Tuesday, June 25, 2013

Public servants urged to stick to ethics to beat corruption

Dr Edward Hoseah
The Director General of the country’s anti corruption agency has underscored the need for public servants to adhere to moral standards and have bold strategic stance if they want to overcome corruption in their work places.

Dr Edward Hoseah made the call in Dar es Salaam over the weekend when opening a one day training workshop on promoting ethics, integrity and accountability in public service to senior government officials, (Permanent Secretaries and Chief executives).

“To promote ethics, integrity, combat corruption and culture of impunity, you need a bold strategic stance to overcome the scourge,” said the Prevention and Combating of Corruption Bureau (PCCB) Chief.

He called upon public servants to avoid conflict of interest and disqualification stressing that they should not use their authority for improper advancement of their personal financial interests.

He advised them not to solicit or receive any gift or other favours that may influence the exercise of their functions or the performance of their duties or their judgment.

For his part, the Chief Executive of Uongozi Institute, Prof Joseph Semboja challenged senior officials to adhere to ethics, arguing that they cannot become leaders if they don’t stick to their professional principles.

“Aspiring leaders must understand that leadership is about legitimacy, be it social or political. You get society and political acceptance from your personal behaviours, conduct and perspectives; in short from your ethics,” he stressed.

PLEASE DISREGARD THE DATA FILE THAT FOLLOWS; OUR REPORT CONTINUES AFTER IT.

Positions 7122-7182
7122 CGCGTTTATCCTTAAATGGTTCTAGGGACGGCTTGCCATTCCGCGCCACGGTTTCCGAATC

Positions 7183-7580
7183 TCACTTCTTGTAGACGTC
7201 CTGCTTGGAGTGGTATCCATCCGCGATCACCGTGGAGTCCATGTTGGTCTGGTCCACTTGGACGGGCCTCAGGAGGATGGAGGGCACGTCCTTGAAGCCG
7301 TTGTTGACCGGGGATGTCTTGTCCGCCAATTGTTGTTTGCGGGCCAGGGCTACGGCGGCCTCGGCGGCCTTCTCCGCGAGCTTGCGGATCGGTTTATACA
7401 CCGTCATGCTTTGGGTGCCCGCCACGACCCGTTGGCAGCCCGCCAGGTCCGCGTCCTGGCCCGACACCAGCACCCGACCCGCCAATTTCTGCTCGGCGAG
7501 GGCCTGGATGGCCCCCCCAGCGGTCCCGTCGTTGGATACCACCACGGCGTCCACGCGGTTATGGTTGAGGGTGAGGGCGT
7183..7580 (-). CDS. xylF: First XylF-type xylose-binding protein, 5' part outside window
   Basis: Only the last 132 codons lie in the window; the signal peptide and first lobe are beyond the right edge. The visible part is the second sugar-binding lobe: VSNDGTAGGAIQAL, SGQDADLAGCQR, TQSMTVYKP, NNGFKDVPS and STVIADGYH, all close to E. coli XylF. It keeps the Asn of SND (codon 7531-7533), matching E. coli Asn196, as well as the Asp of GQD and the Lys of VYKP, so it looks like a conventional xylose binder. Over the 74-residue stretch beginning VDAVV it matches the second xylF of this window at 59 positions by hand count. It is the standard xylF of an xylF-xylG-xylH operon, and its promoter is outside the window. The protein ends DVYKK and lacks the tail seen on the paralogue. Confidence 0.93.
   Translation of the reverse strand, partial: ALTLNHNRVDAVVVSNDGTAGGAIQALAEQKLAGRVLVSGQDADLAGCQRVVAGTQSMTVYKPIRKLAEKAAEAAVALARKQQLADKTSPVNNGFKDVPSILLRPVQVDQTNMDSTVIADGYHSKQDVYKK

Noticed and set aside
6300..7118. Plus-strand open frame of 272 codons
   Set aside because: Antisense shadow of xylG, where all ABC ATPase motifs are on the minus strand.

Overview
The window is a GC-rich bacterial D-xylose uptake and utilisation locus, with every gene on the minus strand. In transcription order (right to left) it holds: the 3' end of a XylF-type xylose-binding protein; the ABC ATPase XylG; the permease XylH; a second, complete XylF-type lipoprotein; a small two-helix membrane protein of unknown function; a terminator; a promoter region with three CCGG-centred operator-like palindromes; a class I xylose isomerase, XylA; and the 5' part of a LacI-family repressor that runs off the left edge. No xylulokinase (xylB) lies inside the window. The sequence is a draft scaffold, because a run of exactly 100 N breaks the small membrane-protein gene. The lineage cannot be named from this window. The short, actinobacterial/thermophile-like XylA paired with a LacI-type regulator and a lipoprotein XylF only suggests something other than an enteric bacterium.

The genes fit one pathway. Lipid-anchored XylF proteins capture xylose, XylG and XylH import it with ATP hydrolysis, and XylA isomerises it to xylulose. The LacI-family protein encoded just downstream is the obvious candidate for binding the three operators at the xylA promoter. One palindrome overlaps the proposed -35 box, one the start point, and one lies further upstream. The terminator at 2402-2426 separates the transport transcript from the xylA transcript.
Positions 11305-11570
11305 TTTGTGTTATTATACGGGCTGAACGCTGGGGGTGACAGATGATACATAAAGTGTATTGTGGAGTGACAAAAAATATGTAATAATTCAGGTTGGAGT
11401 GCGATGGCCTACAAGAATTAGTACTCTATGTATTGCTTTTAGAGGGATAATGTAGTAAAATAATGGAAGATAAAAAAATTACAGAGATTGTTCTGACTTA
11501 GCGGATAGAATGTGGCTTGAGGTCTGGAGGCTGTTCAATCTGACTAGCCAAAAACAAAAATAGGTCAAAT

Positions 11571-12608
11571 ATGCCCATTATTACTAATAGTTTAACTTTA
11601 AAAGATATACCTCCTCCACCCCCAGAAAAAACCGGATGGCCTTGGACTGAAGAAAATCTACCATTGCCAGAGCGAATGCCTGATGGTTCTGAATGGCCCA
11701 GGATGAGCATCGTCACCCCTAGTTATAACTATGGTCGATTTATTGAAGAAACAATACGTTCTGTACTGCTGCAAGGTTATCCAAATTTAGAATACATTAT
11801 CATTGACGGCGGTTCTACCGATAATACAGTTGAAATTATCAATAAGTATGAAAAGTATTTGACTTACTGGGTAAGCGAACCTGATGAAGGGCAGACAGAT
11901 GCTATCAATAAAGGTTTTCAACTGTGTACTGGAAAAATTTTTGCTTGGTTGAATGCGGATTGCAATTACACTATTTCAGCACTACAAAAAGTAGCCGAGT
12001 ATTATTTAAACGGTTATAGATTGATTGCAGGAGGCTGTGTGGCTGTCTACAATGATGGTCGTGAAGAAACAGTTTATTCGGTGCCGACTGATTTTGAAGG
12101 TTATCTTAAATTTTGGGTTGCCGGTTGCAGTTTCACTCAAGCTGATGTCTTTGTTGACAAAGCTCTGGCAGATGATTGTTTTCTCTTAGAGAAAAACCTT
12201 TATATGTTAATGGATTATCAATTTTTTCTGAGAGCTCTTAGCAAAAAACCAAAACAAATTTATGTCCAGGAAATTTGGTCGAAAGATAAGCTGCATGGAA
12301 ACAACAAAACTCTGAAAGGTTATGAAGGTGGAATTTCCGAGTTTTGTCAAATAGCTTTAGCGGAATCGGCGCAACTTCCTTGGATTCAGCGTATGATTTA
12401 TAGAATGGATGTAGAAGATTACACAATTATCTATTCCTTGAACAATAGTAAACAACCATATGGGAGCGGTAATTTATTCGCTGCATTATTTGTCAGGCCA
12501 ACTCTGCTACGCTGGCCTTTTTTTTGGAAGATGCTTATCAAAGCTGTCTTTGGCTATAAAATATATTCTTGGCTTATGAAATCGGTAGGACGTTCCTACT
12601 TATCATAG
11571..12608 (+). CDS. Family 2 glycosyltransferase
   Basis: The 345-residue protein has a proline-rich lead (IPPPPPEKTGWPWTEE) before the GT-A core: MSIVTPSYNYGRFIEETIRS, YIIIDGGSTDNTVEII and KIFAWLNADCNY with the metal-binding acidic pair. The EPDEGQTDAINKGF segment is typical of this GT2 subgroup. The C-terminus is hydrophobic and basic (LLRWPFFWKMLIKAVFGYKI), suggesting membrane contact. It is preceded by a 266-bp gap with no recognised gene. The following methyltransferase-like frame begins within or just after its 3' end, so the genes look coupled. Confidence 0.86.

He said if leaders fail the test they can only become dictators, using power or rank to rule, but they cannot be leaders either.

“In other words, there is no such thing as a bad leader... crooks cannot become leaders,” he noted, adding: “This is why our institute considers PCCB and the Ethics Secretariat important partners in supporting leadership development in this country. Our combined efforts are important for a quick impact.”

Prof Semboja said they were training senior officials because they were an important cadre in the development of ethics in the nation’s public service.

“We want to build and strengthen their knowledge base, skills and capabilities in order to enhance their competences in their workplace. This is important in order to keep pace with the changing but increasingly complex demands,” said CEO.

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